It’s the winter of 1965 in Toronto, and Norman, the youngest of three, feels he doesn’t quite fit in with his older brothers. His parents call him “Normy,” which his brothers — who seem to do all they can to make his life miserable — change to “Wormy.”
Things look up a bit when Norman wins a contest with a prize of $1,000. Since money is tight, his parents hope he will contribute his winnings to the purchase of a new roof, a new car, or possibly put the money toward his college fund — but they leave the decision up to him. Instead, he suggests a family vacation to Miami Beach. His parents slowly come around to the idea, and his brothers are delighted.
The family has never traveled before and are elated to stay at the fanciest hotel on the beach. Upon arriving, the three brothers meet three sisters from New Jersey and the fun begins. The two older brothers are competitive with the two older sisters, while Norman and the youngest sister, Amy, join forces to stand up to their siblings.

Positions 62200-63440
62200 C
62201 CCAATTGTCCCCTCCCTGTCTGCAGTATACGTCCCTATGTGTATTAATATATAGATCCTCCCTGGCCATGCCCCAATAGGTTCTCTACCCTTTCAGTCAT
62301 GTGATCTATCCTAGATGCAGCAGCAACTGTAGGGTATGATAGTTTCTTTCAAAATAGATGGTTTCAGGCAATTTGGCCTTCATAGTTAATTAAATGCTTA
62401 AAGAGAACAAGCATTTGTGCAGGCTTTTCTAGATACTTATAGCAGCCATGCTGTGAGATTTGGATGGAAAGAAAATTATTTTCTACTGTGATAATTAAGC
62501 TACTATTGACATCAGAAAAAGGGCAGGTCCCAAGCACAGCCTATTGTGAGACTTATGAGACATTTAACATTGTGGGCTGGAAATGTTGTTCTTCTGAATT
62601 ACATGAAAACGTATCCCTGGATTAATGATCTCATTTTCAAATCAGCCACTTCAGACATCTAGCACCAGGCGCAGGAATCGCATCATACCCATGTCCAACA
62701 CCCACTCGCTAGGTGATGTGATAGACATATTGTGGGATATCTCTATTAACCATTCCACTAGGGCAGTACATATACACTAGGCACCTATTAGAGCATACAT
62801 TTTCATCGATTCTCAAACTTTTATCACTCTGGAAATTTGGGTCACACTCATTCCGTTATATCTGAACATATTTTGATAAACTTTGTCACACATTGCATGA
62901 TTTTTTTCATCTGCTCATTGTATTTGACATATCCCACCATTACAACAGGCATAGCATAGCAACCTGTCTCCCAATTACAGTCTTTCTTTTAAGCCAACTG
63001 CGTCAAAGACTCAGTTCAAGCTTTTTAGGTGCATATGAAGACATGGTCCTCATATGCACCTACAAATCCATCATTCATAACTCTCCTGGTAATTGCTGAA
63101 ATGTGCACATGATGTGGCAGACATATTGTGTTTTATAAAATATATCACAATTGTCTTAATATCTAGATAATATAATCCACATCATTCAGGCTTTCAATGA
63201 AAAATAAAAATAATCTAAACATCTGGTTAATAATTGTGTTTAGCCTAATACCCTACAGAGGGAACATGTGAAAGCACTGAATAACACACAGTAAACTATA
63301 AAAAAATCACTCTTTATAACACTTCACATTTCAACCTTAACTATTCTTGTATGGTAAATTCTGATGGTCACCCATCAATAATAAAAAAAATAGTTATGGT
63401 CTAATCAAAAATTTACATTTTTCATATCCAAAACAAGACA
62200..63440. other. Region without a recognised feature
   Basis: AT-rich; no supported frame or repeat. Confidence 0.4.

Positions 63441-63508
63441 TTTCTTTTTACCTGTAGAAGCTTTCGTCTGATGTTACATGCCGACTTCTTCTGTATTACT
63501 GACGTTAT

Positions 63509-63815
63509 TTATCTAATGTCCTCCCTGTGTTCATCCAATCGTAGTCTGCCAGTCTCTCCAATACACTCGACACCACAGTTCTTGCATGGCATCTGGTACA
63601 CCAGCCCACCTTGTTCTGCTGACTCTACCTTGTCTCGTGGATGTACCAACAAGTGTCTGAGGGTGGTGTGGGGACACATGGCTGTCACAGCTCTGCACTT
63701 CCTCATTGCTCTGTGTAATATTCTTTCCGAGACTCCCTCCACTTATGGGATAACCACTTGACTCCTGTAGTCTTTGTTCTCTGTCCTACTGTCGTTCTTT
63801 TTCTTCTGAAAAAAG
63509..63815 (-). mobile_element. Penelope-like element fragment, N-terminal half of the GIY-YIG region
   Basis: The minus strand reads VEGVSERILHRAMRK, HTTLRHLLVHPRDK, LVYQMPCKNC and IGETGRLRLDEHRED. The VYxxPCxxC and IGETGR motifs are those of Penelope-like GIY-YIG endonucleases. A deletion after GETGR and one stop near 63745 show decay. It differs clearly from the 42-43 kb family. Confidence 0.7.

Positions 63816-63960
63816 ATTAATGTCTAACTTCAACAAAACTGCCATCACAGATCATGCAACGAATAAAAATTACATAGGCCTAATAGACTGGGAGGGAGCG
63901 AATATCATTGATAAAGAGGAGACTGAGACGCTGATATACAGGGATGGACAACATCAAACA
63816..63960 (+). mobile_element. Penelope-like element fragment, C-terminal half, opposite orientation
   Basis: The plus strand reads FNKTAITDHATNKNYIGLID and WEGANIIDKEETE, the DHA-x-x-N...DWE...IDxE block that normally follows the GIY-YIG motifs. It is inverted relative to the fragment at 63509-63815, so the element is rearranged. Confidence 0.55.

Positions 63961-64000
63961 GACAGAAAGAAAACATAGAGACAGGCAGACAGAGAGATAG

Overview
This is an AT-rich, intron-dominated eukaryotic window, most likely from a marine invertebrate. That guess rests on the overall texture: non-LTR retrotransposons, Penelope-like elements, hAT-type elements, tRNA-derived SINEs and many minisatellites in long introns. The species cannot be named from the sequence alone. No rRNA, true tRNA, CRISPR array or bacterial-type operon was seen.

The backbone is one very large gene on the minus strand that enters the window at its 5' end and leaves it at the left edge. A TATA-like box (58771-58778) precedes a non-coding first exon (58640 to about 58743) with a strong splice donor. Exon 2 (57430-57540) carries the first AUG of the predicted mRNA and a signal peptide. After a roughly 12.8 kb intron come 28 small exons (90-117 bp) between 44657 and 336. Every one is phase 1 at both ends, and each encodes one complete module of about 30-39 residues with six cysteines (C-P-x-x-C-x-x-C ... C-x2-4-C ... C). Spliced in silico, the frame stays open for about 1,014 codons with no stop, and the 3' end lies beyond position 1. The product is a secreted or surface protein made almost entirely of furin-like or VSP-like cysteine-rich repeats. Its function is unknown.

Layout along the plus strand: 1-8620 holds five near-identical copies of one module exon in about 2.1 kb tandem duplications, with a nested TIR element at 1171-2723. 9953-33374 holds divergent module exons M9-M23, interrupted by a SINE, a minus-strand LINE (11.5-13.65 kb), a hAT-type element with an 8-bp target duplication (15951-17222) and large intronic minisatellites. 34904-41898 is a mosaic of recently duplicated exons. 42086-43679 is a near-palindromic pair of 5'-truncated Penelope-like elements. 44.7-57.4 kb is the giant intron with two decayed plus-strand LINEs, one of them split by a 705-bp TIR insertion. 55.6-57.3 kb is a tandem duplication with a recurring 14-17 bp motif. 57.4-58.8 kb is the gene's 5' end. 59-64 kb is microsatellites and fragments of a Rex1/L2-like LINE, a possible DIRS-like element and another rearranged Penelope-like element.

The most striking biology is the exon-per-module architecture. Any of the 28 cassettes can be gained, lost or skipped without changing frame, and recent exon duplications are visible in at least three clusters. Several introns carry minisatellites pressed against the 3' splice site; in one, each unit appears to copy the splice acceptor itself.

The first night’s entertainment is a comedian named Mort Ziff, an old-timer who looks like he has seen better days. When Norman and Amy find out Mort is about to lose his job, they decide to make a project of keeping him employed. Their kindness, concern, and ingenuity send the message to readers that even young people can make a difference.
This entertaining book contains one heavy-handed moment, when the cab driver who takes the family from the hotel to the airport explains the problem of discrimination against minority entertainers. While it’s a worthy message, it seems thrown in as an afterthought.
Overall, this is a humorous and easy read. Fagan has a knack for perfectly capturing the dialogue of this age group.